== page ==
FSD Bulletin

Issue 20 (1/2007)

ISSN 1795-5262

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FSD Bulletin is the electronic newsletter of the Finnish Social Science Data Archive. The Bulletin provides information and news related to the data archive and social science research.


Finnish Social Science Data Archive
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E-mail: fsd@uta.fi

Modern Statistical Software Provides New Possibilities for Longitudinal Research

Mari Kleemola

Anna-Liisa Lyyra

Researcher Anna-Liisa Lyyra joined the research team of the Jyväskylä Longitudinal Study of Personality and Social Development (JYLS) in 2003. She is the team's statistical expert and is responsible for the maintaining and documentation of the data. Lyyra has been working with longitudinal data ever since the 1980s, and has been in a good position to witness the rapid development of technology, software and research methods.
- 20 year ago it took a long time to obtain a large polychoric correlation matrix from a computer but nowadays a PC will do it in a split second.

Many statistical ideas have been around for a long time but have only now become applicable, with present-day powerful calculation capacity.
- Estimation methods and techniques have become much more sophisticated, there is no longer any need to always presume the standard normal distribution. In the past we could only dream of such statistical software packages like Mplus which are suited for longitudinal multivariate analysis, Lyyra enthuses.

Anna-Liisa Lyyra is also pleased with the improved graphics of modern statistical software systems. She thinks they greatly increase the possibilities of in-depth analyses of data, in addition to making it easier to handle files or analyse text data.
- There is plenty to learn. New systems offer more capabilities and features than I have time to use.

Lyyra describes the data collected for the JYLS as rich and varied. The data have been collected in various stages, using a variety of methods, with very low non-response. The team has been able to complete missing observations using these sources.
- New imputation procedures function well when there is a variety of background information. Using imputation, we have been able to avoid the diminishing of data due to missing observations which is typical to longitudinal studies. The number of respondents in the JYLS is sufficient for statistical analysis but not too large to maintain the quality of the data.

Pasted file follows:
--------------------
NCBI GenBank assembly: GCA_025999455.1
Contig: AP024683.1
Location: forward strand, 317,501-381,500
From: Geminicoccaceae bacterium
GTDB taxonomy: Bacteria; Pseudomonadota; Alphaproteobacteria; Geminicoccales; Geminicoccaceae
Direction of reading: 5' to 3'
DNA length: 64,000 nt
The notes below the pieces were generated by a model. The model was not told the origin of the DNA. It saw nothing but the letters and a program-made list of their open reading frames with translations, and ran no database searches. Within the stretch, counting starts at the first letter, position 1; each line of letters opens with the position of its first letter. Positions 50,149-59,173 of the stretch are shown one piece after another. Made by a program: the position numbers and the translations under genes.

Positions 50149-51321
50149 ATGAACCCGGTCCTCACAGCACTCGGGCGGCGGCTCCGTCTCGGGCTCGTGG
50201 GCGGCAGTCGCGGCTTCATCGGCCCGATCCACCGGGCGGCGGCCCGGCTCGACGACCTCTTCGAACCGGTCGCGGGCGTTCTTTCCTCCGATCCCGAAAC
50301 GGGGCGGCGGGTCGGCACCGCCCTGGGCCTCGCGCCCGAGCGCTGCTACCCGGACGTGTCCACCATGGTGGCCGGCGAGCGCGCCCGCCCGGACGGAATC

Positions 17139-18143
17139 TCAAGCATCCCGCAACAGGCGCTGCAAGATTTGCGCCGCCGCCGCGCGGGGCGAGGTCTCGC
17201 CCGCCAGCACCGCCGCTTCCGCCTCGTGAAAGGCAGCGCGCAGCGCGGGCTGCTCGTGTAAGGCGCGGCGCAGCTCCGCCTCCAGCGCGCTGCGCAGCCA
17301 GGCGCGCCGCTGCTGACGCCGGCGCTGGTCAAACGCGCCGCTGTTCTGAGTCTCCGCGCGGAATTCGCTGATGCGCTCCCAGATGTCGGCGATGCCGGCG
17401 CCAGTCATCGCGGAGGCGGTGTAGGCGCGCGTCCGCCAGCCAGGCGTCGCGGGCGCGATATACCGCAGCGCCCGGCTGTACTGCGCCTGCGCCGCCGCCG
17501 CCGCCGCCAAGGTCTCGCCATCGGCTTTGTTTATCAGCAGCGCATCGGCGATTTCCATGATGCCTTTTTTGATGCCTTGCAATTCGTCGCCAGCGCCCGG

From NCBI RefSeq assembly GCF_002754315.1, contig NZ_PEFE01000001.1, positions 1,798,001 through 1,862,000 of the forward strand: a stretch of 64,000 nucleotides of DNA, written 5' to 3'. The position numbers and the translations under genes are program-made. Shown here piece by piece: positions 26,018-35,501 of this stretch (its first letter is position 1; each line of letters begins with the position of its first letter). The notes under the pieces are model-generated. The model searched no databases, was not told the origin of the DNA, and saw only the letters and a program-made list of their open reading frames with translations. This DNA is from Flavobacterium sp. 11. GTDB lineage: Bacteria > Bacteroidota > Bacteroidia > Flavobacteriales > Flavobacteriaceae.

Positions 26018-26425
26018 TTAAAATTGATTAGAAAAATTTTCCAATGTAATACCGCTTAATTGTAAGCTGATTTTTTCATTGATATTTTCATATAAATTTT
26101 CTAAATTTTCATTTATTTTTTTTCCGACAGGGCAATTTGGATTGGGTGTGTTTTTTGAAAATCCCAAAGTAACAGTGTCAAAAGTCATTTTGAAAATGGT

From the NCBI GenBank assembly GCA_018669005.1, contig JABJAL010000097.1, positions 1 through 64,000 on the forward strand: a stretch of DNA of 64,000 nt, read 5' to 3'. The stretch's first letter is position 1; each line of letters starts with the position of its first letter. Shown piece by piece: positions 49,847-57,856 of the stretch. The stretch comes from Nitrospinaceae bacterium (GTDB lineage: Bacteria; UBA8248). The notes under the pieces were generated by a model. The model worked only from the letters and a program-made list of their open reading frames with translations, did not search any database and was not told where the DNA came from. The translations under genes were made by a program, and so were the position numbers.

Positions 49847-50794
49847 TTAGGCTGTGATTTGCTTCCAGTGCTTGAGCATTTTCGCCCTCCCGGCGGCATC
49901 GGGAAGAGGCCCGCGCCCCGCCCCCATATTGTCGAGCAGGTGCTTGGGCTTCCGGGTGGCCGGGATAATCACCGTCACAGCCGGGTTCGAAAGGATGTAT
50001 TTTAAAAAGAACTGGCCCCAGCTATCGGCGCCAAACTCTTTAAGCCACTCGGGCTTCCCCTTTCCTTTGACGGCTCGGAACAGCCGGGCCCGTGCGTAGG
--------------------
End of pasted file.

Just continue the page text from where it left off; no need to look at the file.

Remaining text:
JYLS data well taken care of

Due to lack of resources, part of the collected data has not been entered. However, all material has been preserved. This has enabled the research team to enter, for example, responses to open-ended questions at a later date, using the preserved questionnaires. Non-response has not been a problem, with less than 10% of respondents refusing to participate.
- After each data collection round we have compared the central background variables with Statistics Finland data. The samples have been representative of the age cohort in Finland.

Storing, maintaining and archiving the JYLS data has been a challenge. The primary data includes over 9000 numerical variables, interview data in text form, life history calendars and laboratory test results. Collection stages, research instruments, and non-response analyses have been documented both in Finnish and English. FSD is transferring the documentation into DDI-XML format.

Confidentiality a primary issue

Anonymity of the research subjects has been well safeguarded. The JYLS data do not contain names or addresses. At the very beginning, each participant was given a three-digit identification number which can be used to merge data.
- To protect confidentiality we store personal information in a safe, separate from other data. In addition, we have strived to remove all identifiers, such as the names of family members, working places and schools, from the data. And it is only researchers working for the project who have access to the files, Lyyra says.